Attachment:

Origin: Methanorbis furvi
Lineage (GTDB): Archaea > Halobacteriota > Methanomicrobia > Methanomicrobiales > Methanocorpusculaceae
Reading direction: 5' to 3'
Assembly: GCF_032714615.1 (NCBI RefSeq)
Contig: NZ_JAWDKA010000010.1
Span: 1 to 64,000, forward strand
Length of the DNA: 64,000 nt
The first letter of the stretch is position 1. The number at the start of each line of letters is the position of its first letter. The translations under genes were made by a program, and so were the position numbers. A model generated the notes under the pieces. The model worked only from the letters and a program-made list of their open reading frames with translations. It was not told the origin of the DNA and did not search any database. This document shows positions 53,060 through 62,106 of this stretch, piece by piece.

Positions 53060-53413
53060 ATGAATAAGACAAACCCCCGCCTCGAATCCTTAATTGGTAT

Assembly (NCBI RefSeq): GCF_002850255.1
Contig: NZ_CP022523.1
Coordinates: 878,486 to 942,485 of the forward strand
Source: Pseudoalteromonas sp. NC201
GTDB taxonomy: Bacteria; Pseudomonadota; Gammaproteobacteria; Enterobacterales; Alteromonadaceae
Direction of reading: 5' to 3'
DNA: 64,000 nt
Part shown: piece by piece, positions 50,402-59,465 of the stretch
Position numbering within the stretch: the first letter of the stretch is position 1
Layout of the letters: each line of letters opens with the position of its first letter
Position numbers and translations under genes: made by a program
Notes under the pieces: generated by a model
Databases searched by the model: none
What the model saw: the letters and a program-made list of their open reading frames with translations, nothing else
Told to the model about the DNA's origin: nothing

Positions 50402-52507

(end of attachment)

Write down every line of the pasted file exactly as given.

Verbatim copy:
Origin: Methanorbis furvi
Lineage (GTDB): Archaea > Halobacteriota > Methanomicrobia > Methanomicrobiales > Methanocorpusculaceae
Reading direction: 5' to 3'
Assembly: GCF_032714615.1 (NCBI RefSeq)
Contig: NZ_JAWDKA010000010.1
Span: 1 to 64,000, forward strand
Length of the DNA: 64,000 nt
The first letter of the stretch is position 1. The number at the start of each line of letters is the position of its first letter. The translations under genes were made by a program, and so were the position numbers. A model generated the notes under the pieces. The model worked only from the letters and a program-made list of their open reading frames with translations. It was not told the origin of the DNA and did not search any database. This document shows positions 53,060 through 62,106 of this stretch, piece by piece.

Positions 53060-53413
53060 ATGAATAAGACAAACCCCCGCCTCGAATCCTTAATTGGTAT

Assembly (NCBI RefSeq): GCF_002850255.1
Contig: NZ_CP022523.1
Coordinates: 878,486 to 942,485 of the forward strand
Source: Pseudoalteromonas sp. NC201
GTDB taxonomy: Bacteria; Pseudomonadota; Gammaproteobacteria; Enterobacterales; Alteromonadaceae
Direction of reading: 5' to 3'
DNA: 64,000 nt
Part shown: piece by piece, positions 50,402-59,465 of the stretch
Position numbering within the stretch: the first letter of the stretch is position 1
Layout of the letters: each line of letters opens with the position of its first letter
Position numbers and translations under genes: made by a program
Notes under the pieces: generated by a model
Databases searched by the model: none
What the model saw: the letters and a program-made list of their open reading frames with translations, nothing else
Told to the model about the DNA's origin: nothing

Positions 50402-52507